Some Local Officials Resigning Over New Disclosure Requirements

"Form 6" Forces Municipal Officials to Reveal All Significant Income, Assets

 

Last updated 12/28/2023 at 5:35pm

News graphic

Hundreds of municipal officials in Florida, including some in Polk County, are submitting letters of resignation due to the new disclosure requirements set by the Florida Legislature.

A new financial disclosure requirement that has caused hundreds of municipal officials across the state to resign their offices is also having impacts in the Lake Wales area.

The state law, which takes effect January 1, requires every elected official in cities, towns, and villages across the state to complete a comprehensive disclosure of income and assets that many consider draconian. The form will replace the simpler, and less invasive, Form 1 previously required.

The requirement for Form 6 was formerly applied only to state officials. It requires all income and assets of more than $1,000 to be disclosed.

The Ethics Requirements for Public Officials bill was sponsored by Senator Jason Brodeur of Lake Mary. Brodeur was also the author of a controversial bill which would have required anyone "blogging" about political issues in Florida to register with the state or pay fines. The measure was viewed by many as an attack on free speech.

Locally, one of the three unpaid village council members in Highland Park, Mandy Updike, has indicated that she will resign their positions rather than comply with the law, according to former Highland Park Mayor Blair Updike, who told LakeWalesNews.net that "nobody wants to give a list of all their private possessions for public consumption."

Updike also pointed out that completing the form would require the help of a CPA for many, including the unpaid volunteers on the village council.

According to a spokesperson for the City of Frostproof, at least one council member there is also considering stepping down, as has one in Fort Meade.

The law is especially difficult for practicing attorneys, who would be forced to disclose their clients, a conflict with the rules of the Florida Bar.

LakeWalesNews.net reached out to all five Lake Wales commissioners for comment on the issue. Mayor Jack Hilligoss raised what he described as a "philosophical" question.

"How much personal information should a private citizen who chooses to serve in civil government be required to disclose?" Hilligoss asked. He added that if a person chooses to run for public office, they should "be prepared to be very transparent with the public." He added that the requirement doesn't concern him personally.

Deputy Mayor Robin Gibson also indicated that he didn't have a problem with the disclosures, having already "completed estate planning and transferred assets out to children, grandchildren, and charitable causes."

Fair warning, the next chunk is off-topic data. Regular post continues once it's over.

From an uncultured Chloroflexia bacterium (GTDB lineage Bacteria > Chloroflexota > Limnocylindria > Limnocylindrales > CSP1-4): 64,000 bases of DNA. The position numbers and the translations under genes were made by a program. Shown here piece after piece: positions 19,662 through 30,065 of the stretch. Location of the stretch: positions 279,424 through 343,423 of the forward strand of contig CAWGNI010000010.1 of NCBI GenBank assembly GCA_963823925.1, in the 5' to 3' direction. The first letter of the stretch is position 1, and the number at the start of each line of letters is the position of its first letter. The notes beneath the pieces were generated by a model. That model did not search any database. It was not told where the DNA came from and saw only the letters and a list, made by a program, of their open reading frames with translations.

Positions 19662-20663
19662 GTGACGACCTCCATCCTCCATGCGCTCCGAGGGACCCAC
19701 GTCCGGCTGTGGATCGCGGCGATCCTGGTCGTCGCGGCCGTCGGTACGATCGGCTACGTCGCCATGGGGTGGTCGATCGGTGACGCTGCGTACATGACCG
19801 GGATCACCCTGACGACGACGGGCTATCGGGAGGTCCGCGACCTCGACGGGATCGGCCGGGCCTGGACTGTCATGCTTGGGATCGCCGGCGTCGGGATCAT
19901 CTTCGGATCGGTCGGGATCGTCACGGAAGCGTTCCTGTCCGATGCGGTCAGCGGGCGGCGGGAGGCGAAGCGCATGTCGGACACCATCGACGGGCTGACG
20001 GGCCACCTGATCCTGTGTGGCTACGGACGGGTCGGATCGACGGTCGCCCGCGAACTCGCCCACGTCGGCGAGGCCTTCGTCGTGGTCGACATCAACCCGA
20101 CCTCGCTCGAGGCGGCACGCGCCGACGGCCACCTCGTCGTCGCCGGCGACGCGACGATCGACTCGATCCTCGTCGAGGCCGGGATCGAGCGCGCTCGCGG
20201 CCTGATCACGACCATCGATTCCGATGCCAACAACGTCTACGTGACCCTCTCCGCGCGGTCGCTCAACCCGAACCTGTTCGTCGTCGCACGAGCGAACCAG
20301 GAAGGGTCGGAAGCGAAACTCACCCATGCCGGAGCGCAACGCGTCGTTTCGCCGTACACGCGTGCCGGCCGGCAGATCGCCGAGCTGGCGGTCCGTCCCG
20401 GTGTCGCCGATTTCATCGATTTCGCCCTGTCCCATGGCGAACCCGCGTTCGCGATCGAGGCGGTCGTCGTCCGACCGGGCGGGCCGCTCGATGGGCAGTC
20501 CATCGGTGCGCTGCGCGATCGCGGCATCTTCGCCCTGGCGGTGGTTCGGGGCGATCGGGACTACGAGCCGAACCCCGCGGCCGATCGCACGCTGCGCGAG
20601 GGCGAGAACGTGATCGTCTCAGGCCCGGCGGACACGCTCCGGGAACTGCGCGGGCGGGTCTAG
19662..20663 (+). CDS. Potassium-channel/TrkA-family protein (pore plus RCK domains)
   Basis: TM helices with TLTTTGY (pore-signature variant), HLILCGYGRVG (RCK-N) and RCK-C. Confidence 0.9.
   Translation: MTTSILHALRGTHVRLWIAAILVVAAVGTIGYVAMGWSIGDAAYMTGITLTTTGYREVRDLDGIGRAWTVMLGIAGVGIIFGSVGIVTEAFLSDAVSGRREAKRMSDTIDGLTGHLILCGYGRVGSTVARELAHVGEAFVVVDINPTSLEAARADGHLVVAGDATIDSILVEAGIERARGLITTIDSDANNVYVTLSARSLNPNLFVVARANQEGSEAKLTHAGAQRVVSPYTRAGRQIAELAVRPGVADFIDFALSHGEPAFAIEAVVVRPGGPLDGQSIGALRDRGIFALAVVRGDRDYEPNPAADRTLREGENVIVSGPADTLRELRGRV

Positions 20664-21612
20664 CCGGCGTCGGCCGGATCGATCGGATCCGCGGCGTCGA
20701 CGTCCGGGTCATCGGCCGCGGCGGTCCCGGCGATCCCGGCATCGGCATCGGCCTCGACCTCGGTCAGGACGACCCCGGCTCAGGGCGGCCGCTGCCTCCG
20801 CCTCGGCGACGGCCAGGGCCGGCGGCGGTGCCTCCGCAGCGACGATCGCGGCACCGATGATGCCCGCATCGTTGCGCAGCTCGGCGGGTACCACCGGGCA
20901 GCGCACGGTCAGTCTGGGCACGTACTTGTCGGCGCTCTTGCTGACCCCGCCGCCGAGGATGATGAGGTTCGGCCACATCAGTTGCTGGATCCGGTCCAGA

"I probably will make the disclosure of remaining assets, stay on the commission and finish out my term," Gibson told the News.

Other Lake Wales commissioners have yet to offer public comment on the law. City Clerk Jennifer Nanek, who would receive any resignation documents submitted by commissioners, was unavailable for comment.

According to the Florida Senate summary, the new law:

• Requires, beginning January 1, 2024, certain local officers (mayors and elected members of the governing body of a municipality) and Commission on Ethics members to file a Form 6 (full and public disclosure of financial interests) with the Commission on Ethics through the Commission's electronic filing system.

• Exempts local officers who are required to file a Form 6 from the present requirement to file the more limited Form 1 (statement of financial interests).

• Clarifies that a candidate for an elected office that requires a filing of a Form 6 must file such at the time of qualifying as a candidate for that office.

• Requires an individual appointed to fill a vacancy for which an elected local officer was required to file a Form 6, to file one annually for the remainder of the appointee's term.

• Maintains current law, beginning January 1, 2024, that each Form 1 filer must file his or her annual Form 1 financial disclosure by filling out his or her Form 1 on the Commission on Ethic's electronic filing system by the due date annually and extends the filing deadline from 5:00 p.m. to 11:59 p.m.

• As a conforming change, removes supervisors of elections from being involved in the Form 1 filing process, except for non-incumbent candidates.

• Requires, beginning January 1, 2024, local officers to file their quarterly reports of the names of clients represented for a fee or commission through the Commission's electronic filing system.

• Allows Form 1 and Form 6 filers to submit federal income tax returns, including all associated attachments and schedules, to report income and requires that filers who choose to file a federal income tax return to report income must also include all attachments and schedules associated with the tax return.

 

Reader Comments(0)

 
 

Powered by ROAR Online Publication Software from Lions Light Corporation
© Copyright 2024